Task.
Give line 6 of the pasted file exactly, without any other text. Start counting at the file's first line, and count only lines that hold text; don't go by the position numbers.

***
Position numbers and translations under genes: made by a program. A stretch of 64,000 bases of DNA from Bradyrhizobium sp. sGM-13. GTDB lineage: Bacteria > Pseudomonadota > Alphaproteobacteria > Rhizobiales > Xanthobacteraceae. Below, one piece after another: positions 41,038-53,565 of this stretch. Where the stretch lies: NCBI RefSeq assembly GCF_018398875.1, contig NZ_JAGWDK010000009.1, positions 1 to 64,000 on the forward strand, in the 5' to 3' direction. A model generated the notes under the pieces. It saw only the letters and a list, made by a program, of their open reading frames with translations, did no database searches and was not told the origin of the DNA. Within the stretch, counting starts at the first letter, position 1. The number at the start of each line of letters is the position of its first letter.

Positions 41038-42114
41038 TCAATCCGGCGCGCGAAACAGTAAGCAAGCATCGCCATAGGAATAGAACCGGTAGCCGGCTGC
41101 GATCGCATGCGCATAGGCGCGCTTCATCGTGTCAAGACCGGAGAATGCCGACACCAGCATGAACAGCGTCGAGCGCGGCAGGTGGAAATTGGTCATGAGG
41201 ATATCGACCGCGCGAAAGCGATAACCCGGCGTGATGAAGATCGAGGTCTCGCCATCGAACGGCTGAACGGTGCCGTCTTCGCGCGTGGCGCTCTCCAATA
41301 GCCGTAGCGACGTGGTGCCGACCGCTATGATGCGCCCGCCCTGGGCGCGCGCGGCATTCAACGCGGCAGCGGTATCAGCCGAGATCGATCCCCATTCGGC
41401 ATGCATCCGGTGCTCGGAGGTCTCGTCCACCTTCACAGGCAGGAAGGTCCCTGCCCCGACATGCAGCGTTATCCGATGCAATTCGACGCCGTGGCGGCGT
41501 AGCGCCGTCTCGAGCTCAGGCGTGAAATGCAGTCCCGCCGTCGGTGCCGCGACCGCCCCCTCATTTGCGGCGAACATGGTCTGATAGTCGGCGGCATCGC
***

41301 GCCGTAGCGACGTGGTGCCGACCGCTATGATGCGCCCGCCCTGGGCGCGCGCGGCATTCAACGCGGCAGCGGTATCAGCCGAGATCGATCCCCATTCGGC